To keep my mineral metaphor going, there are many by products from this. The one that strikes me is the transfer of human capacity building. If the scientist was interested in observing the temperature fluctuations of the ocean and its relation to sea turtle mating and habitat, for example, they would train the local community how to gather and maintain this data observatory.  If the sights and sounds of a vibrant city and its music and art scene was the subject of an observatory, the artists and community could learn ways to display, record, develop and share this ‘data.’ Constantly changing and emerging, a knowledge base would be created, archived and accessible for comparison and perspective. In the process of any of this observatory creation, or ‘deep mining instrumentation’ advanced ICT skills would be transfered. The diversity and uniqueness of each biomes resources and history would be documented and made available.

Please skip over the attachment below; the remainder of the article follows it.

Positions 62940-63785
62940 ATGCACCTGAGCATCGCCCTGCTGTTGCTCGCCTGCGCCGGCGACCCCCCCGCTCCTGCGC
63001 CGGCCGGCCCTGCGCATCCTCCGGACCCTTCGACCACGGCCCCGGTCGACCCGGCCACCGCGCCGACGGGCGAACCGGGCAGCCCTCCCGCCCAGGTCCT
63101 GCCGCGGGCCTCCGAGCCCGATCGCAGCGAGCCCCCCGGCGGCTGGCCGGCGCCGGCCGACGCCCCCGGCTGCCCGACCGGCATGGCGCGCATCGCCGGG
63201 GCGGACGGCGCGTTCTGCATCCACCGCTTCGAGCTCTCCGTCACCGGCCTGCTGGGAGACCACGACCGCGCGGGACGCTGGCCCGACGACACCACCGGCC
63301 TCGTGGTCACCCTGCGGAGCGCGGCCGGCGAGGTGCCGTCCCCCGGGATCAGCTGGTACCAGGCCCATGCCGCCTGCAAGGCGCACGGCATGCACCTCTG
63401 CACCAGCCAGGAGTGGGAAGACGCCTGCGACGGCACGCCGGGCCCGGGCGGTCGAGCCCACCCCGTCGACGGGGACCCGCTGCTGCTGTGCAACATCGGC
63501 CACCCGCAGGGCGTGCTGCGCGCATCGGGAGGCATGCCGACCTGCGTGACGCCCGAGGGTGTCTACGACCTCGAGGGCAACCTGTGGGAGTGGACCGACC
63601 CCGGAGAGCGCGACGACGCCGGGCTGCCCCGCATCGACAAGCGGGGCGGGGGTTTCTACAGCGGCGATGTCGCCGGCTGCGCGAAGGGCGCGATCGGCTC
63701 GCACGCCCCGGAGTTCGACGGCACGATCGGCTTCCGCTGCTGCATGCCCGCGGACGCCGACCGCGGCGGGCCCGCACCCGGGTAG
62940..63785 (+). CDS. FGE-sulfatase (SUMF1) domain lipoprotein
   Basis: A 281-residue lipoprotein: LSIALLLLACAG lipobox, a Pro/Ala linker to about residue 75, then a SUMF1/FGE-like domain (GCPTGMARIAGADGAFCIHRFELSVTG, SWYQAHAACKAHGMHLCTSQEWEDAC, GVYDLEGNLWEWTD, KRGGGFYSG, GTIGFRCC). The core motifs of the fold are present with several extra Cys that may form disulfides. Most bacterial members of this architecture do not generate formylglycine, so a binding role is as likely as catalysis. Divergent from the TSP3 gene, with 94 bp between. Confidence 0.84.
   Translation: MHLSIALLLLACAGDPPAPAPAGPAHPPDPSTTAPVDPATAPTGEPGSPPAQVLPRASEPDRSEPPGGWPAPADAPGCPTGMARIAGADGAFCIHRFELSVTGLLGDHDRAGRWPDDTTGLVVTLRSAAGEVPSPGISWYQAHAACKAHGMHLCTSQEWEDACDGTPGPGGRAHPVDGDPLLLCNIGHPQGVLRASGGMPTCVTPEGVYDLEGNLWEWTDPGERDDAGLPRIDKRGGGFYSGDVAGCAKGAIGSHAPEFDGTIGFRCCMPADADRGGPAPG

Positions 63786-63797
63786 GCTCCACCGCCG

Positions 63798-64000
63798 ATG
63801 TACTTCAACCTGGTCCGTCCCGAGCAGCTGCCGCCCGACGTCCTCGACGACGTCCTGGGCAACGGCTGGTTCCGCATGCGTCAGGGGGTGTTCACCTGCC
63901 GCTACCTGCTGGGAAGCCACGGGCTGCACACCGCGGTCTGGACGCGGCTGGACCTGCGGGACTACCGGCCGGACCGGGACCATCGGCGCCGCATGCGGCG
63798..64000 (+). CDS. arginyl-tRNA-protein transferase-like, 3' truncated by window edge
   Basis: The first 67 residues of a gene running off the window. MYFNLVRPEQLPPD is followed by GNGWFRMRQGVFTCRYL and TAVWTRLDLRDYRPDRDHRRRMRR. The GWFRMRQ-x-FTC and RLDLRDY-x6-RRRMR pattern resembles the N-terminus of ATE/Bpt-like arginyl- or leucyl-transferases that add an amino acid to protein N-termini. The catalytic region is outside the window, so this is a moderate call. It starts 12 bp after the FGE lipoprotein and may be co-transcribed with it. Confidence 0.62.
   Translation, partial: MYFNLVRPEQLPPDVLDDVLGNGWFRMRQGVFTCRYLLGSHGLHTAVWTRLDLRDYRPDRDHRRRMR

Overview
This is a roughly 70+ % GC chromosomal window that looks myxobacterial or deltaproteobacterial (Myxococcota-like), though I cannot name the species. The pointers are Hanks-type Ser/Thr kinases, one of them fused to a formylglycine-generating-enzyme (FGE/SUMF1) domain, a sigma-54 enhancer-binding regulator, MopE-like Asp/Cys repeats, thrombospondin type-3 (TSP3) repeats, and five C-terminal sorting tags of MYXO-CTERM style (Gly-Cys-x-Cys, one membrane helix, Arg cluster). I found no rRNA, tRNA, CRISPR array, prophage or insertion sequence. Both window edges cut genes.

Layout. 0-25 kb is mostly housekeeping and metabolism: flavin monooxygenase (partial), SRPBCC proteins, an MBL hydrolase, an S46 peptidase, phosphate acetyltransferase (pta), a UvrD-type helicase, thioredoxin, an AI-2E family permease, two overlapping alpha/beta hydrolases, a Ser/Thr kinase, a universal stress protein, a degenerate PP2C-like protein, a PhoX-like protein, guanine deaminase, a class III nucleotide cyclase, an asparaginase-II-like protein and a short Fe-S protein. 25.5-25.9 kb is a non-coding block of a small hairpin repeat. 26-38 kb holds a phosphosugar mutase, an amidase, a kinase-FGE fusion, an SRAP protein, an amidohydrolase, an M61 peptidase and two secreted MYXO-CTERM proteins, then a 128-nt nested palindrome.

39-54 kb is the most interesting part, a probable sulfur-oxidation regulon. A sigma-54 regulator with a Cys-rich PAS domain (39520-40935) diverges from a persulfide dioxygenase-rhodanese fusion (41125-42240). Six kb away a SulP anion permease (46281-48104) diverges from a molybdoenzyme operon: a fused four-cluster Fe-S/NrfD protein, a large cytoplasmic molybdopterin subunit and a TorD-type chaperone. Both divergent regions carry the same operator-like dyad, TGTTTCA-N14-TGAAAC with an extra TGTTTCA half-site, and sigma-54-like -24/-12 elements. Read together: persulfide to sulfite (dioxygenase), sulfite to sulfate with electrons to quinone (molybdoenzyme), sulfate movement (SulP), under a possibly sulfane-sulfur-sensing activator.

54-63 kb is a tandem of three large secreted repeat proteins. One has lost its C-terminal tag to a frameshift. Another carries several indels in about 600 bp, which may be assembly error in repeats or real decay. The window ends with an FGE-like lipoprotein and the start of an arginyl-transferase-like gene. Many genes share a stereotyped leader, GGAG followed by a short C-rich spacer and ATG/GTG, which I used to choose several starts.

Well, I know this is somewhat a half baked idea.  I’ve been trying to think about this in terms of a social business model where the ‘profits’ of data extraction return to the inhabitants who dwell within an area as well as who create or mine their uniqueness rather than be victimized by information imperialism.  I’m not sure if I got the idea across–what do you think?